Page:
You have been in a magnetic field all your life. The Earth, just like any other planet in the solar system, spawns its own magnetic field. The strength of the field is around B =0.000031 T, but research has shown that this value is far from constant. Earth’s magnetic field is constantly changing. How do we know this? When rocks solidify, they store the strength and direction of the magnetic field. Hence, as long it is possible to figure out the orientation of a rock at the time of solidification, it will tell us what the field was like back then
For rocks that are billions of years old, deducing the original orientation is impossible. Continental drifting has displaced and turned them too often. But thanks to the incredibly low speed of drifting continents, scientists were able to recreate the magnetic field of Earth for the past several million years. This revealed quite a bit.
For one, the poles don’t stand still, but rather wander across the surface with around 50 km per year. The strength of the field varies from practically zero to 0.0001 T (about three times the current strength). And even more astonishingly: the polarity of the field flips every 300,000 years or so. The north pole then turns into the south pole and vice versa. The process of pole reversal takes on average between 1000 and 5000 years, but can also happen within just 100 years. There is no indication that any of these changes had a noticeable impact on plants or animals.
Where does the magnetic field come from? At present there’s no absolute certainty, but the Parker Dynamo Model developed in the sixties seems to be provide the correct answer. The inner core of Earth is a sphere of solid iron that is roughly equal to the Moon in size and about as hot as the surface of the Sun. Surrounding it is the fluid outer core. The strong temperature gradient within the outer core leads to convective currents that contain large amounts of charged particles. According to the theory, the motion of these charges is what spawns the field. Recent numerical simulations on supercomputers have shown that this model is indeed able to reproduce the field in most aspects. It explains the intensity, the dipole structure, the wandering of the poles (including the observed drifting speed) and the pole reversals (including the observed time spans).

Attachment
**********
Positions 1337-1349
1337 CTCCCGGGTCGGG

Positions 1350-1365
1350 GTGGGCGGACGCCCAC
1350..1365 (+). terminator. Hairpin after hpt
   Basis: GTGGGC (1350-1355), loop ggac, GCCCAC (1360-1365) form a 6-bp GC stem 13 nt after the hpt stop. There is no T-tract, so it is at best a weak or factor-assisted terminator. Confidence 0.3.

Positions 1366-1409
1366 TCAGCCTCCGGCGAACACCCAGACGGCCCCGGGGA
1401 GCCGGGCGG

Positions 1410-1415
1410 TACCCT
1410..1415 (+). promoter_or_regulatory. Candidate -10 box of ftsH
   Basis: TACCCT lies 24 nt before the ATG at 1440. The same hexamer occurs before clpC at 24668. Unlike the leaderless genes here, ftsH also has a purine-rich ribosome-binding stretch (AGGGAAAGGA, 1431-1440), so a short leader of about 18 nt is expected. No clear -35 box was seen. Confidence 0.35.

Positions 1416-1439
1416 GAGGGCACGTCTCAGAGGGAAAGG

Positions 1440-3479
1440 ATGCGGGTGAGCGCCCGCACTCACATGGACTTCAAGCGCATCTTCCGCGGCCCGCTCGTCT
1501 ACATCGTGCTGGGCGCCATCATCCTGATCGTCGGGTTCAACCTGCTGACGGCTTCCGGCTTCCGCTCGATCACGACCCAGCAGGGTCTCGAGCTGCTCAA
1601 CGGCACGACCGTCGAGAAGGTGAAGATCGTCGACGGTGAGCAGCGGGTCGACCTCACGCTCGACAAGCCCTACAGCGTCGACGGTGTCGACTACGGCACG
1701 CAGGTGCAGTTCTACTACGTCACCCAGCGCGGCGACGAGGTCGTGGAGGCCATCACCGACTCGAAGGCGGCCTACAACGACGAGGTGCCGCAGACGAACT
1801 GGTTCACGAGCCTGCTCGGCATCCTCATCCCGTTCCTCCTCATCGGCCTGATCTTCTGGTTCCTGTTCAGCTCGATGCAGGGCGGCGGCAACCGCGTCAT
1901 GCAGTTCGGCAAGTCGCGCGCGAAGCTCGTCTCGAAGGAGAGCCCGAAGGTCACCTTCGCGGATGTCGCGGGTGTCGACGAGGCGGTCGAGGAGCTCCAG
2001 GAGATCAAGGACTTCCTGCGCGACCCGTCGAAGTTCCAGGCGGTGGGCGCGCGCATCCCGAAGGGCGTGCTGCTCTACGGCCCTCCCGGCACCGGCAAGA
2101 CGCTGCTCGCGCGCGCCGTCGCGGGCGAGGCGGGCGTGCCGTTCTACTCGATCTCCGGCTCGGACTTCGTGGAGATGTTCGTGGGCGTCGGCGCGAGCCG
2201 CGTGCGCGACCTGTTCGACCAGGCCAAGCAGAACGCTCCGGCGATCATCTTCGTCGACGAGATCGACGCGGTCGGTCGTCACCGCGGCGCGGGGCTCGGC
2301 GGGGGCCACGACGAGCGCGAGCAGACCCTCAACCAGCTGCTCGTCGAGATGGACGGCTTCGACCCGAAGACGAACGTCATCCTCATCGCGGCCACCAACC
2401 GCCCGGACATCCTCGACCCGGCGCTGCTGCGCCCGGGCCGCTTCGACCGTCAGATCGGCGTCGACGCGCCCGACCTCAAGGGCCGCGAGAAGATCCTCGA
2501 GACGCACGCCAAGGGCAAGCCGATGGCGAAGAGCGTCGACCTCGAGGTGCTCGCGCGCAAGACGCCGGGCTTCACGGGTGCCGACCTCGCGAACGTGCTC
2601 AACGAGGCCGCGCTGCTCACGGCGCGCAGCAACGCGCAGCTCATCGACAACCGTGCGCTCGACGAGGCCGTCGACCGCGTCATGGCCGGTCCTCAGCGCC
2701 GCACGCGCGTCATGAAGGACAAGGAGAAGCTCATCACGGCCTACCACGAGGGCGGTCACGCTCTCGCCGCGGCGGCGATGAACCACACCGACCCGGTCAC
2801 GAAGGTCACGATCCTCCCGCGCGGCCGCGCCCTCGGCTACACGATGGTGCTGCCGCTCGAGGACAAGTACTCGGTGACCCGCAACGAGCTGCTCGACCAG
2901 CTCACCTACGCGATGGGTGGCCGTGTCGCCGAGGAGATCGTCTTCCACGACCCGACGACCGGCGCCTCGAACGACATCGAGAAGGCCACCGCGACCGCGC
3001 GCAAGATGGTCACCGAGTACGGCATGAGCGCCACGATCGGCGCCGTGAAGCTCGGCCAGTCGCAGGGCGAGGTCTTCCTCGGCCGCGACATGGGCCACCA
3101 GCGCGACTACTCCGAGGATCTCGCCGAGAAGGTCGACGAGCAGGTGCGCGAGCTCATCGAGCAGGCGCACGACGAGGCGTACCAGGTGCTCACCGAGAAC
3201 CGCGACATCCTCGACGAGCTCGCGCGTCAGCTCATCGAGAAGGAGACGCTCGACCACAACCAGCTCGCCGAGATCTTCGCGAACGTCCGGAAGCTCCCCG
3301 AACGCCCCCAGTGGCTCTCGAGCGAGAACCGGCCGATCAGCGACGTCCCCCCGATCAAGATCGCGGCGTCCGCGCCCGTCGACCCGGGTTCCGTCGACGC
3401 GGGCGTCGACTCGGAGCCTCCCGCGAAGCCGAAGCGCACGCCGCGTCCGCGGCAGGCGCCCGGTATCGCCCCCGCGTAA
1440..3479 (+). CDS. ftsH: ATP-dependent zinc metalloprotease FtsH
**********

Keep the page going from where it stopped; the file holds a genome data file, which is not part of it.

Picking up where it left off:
It is worth noting that the pole which lies in the geographic north, called the North Magnetic Pole, is actually a magnetic south pole. You might recall that we defined the north pole of a magnet as the pole which will point northwards when the magnet is allowed to turn freely. Since unlike poles attract, this means that there must be a magnetic south pole in the north (talk about confusing). By the same logic we can conclude that the Earth’s South Magnetic Pole is a magnetic north pole.